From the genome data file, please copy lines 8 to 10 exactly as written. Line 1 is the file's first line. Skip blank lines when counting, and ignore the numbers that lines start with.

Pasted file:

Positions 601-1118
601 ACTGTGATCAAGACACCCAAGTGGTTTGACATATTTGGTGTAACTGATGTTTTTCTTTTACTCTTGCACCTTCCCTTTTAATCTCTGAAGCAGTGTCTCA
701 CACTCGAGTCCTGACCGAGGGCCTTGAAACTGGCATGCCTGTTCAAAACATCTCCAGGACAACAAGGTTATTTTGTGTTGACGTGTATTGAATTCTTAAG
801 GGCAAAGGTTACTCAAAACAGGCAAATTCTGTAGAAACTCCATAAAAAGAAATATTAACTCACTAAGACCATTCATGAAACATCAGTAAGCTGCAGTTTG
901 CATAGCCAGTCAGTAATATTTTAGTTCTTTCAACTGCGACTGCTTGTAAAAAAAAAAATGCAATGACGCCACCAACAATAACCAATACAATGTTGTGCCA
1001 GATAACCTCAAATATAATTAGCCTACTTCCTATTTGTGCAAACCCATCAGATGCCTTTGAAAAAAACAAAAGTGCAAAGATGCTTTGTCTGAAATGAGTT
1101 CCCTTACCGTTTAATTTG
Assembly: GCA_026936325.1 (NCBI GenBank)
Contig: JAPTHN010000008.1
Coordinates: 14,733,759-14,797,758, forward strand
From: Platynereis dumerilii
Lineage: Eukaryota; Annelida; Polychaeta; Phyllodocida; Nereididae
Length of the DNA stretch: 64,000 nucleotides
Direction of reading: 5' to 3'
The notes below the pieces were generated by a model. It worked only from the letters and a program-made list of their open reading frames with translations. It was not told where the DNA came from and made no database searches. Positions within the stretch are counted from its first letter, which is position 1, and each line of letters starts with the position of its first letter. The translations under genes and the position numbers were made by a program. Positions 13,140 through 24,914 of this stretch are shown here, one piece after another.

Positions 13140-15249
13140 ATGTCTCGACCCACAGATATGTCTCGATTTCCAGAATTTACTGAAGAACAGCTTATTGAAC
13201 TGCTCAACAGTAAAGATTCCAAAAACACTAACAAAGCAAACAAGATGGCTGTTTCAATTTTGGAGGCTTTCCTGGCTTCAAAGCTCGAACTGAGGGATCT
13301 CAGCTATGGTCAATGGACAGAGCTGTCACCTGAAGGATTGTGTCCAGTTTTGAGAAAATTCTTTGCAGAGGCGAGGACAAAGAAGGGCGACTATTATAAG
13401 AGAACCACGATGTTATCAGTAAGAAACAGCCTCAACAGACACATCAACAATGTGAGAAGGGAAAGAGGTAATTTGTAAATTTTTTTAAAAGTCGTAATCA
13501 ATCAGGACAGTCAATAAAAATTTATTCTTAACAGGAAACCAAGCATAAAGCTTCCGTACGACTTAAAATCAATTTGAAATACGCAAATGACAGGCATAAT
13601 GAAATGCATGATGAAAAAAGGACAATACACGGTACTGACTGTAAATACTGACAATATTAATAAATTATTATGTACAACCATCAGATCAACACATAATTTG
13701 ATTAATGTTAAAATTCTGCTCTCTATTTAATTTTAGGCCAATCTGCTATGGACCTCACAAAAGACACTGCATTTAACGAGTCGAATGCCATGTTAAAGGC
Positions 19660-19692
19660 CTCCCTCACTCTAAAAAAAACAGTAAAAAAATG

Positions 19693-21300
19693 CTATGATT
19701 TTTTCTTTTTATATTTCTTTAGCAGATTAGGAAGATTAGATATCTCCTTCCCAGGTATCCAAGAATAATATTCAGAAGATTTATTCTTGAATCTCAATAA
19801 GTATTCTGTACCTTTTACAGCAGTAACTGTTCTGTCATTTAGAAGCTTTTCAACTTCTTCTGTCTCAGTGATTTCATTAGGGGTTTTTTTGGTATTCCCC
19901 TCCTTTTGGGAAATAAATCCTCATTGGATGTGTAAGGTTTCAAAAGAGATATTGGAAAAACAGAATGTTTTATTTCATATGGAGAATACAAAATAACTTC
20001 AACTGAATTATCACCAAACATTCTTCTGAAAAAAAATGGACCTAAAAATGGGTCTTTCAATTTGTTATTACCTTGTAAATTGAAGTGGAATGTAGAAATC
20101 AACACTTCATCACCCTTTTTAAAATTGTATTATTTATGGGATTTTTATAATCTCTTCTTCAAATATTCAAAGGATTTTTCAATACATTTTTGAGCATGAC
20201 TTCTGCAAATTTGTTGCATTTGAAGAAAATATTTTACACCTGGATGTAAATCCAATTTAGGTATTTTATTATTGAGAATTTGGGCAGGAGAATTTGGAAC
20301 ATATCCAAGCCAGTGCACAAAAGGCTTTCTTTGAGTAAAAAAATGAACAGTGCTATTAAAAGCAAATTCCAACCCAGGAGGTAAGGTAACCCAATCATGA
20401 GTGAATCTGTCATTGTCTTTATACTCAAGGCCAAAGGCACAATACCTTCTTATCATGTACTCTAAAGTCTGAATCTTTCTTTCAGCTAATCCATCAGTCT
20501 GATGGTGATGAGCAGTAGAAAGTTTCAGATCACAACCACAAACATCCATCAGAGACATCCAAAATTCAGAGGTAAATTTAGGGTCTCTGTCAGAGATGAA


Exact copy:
Assembly: GCA_026936325.1 (NCBI GenBank)
Contig: JAPTHN010000008.1
Coordinates: 14,733,759-14,797,758, forward strand